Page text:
Unusual Rainforest Friendships: A jungle duck joins the Crees family


Unusual Rainforest Friendships: A jungle duck joins the Crees family

After spending six months living and working in the Amazon rainforest, most conservation interns make life-long friendships. But for Chi Wei, she also made an unusual connection with an adventurous, half-wild duck…

When I travelled back to the jungle from Cusco in October, I noticed that a new friend had waddled into our lives – a duck nicknamed Pate.

The first time I saw Pate (¨Pa-tay¨) she was wandering around the grounds of the Manu Learning Centre (MLC) as if she was at home.

This half-wild duck had taken over the camp, boldly exploring when she wasn’t napping or eating. Several times I caught her sneakily wandering around the project room in the early morning, before staff or volunteers were awake.
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Chi working out in the field doing butterfly surveys, as part of her tropical ecology and research training | Image © Bethan John
Chi working out in the field doing butterfly surveys, as part of her tropical ecology and research training | Image © Bethan John

One day, after finishing a morning survey, I discovered that Pate had been moved to an old pigpen behind our biogarden. I visited her and she seemed relaxed, with a pile of leftover food scraps from the kitchen beside her.

However, just two days after my last visit, Pate disappeared. Only scattered feathers were left in the pen and her pile of food scraps. I cried with worry. Had she been eaten by an ocelot or another cat?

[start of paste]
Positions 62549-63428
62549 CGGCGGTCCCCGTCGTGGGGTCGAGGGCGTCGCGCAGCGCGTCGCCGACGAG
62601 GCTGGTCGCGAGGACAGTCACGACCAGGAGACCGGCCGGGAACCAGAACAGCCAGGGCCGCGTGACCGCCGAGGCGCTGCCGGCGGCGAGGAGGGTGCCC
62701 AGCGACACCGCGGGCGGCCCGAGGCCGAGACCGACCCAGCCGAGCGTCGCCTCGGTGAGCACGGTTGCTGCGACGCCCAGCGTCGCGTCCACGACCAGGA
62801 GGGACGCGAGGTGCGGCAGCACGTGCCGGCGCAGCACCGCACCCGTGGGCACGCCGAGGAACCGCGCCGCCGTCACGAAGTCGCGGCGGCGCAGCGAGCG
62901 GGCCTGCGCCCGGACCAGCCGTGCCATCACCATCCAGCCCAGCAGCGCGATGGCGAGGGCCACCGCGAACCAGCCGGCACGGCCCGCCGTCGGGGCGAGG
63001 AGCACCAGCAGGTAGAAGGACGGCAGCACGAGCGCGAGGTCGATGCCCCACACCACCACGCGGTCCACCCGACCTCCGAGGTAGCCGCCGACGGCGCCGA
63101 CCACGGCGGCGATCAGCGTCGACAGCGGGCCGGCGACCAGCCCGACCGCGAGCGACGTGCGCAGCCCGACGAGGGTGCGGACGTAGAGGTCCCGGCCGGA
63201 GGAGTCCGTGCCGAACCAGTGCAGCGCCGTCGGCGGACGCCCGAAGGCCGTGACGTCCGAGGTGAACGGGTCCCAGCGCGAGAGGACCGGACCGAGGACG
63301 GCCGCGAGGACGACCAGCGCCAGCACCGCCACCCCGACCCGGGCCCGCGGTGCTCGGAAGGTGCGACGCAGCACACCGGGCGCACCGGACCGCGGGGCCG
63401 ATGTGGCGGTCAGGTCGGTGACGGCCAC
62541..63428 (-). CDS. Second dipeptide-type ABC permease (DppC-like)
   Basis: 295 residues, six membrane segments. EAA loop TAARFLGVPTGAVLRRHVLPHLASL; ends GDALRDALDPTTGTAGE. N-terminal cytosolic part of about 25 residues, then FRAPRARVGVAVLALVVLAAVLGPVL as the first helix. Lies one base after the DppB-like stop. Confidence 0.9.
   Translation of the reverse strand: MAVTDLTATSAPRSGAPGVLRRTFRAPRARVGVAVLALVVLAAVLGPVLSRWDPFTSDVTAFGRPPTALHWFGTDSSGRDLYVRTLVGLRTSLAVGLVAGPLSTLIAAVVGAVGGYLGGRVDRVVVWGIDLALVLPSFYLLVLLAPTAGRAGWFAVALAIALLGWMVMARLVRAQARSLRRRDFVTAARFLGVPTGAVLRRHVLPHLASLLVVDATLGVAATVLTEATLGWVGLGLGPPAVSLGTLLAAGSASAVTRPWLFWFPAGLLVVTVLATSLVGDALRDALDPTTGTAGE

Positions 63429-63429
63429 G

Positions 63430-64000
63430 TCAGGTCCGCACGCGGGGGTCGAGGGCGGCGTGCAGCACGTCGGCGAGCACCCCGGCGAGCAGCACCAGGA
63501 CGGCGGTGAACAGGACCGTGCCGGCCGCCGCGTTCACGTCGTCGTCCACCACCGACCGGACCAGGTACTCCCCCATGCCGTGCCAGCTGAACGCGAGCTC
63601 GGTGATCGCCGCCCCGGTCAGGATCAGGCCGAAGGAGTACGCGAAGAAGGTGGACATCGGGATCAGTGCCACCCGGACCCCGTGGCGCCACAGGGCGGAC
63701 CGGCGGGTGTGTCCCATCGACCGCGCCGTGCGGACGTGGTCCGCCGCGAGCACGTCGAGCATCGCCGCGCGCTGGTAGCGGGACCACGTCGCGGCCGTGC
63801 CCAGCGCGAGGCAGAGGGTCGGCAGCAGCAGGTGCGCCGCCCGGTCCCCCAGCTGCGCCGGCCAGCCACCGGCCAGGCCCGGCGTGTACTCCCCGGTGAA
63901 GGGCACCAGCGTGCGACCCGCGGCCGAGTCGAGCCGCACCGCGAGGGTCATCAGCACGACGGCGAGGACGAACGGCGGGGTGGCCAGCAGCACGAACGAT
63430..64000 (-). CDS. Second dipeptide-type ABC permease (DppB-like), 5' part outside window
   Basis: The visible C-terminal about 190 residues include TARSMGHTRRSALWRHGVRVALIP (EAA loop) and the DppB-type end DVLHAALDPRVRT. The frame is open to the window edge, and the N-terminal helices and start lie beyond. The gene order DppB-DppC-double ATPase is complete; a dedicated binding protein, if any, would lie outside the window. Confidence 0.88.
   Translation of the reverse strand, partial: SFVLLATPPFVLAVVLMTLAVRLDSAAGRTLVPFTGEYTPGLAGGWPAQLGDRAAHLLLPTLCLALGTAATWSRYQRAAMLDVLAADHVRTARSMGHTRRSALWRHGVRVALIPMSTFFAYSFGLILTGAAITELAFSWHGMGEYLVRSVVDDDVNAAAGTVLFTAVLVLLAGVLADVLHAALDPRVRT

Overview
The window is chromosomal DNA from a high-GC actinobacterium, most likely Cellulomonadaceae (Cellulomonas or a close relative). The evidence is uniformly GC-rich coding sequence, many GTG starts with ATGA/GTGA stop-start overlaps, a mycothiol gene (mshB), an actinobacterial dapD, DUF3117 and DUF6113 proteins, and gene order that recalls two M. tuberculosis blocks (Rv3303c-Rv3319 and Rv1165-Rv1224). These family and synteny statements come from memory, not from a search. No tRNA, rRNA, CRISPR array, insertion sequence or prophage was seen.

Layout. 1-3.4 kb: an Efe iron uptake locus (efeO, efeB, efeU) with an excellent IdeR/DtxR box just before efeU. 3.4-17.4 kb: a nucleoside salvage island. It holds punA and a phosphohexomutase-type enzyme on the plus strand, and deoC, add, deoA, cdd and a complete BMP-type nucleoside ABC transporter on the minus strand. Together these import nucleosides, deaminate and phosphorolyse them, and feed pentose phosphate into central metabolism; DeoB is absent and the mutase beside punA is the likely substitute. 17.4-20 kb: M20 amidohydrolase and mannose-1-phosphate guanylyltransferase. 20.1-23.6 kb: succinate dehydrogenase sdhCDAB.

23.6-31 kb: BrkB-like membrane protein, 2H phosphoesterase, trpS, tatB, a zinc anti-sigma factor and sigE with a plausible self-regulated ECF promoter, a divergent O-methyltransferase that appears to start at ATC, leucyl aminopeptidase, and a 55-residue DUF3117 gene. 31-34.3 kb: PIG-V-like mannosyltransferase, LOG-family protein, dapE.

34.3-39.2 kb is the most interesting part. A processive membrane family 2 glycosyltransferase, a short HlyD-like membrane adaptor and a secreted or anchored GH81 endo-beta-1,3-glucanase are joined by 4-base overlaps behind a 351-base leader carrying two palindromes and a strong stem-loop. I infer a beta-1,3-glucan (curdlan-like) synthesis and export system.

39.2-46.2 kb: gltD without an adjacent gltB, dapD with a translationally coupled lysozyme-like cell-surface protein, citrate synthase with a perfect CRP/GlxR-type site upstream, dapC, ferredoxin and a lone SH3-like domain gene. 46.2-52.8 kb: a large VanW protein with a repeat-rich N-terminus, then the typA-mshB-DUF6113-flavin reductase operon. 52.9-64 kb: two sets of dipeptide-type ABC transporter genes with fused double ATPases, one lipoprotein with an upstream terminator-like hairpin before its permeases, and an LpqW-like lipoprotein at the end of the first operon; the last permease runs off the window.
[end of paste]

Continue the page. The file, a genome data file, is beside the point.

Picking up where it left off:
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Did Pate become shredded duck for the rainforest’s top predators? Or was she just ready to spread her wings? Image © Kristianne Foster

Nearly one month later, on a sunny day just before Christmas while we were eating breakfast, we glimpsed a duck strutting along the pathway from bio-garden. At first, we doubted that this duck was Pate.

She slept through the first two days as if she needed to recover from the tough jungle journey. But when she waddled straight to her usual spot on top of a post and stood there proudly. Our suspicions disappeared. It was Pate. She looked strong and beautiful; her perfectly-white feathers shone even brighter than before.

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Pate looked stronger and more beautiful than ever after her jungle adventure | Image © Chi Wei

We never figured out how a domestic duck could survive in the jungle for a month, in the same forest where our camera traps regularly catch big predators like pumas, jaguars and ocelots. Maybe it was a Christmas miracle!

After her time away, Pate had developed a newfound taste for cane toads, big ants, flies and everything potentially edible that she must have learnt while fending for herself.

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Pate getting up to mischief in the projects room where our researchers and volunteers process data | Image © Chi Wei

While worrying at first, her wild side is interesting and funny. Pate takes any chance to jump in the project room and leaves smelly jungle-diet ´presents´ on the floor, forcing us to block the entrance with chairs. We will need a better solution soon to stop her because we found another one just this morning.

The trouble she causes will never stop me loving our cheeky but cute friend. I believe Pate will have a good time staying at the MLC before her next jungle adventure!

Is it about time you followed in Pate and Chi’s footsteps and had your own Amazon adventure? Find out about Crees Internships »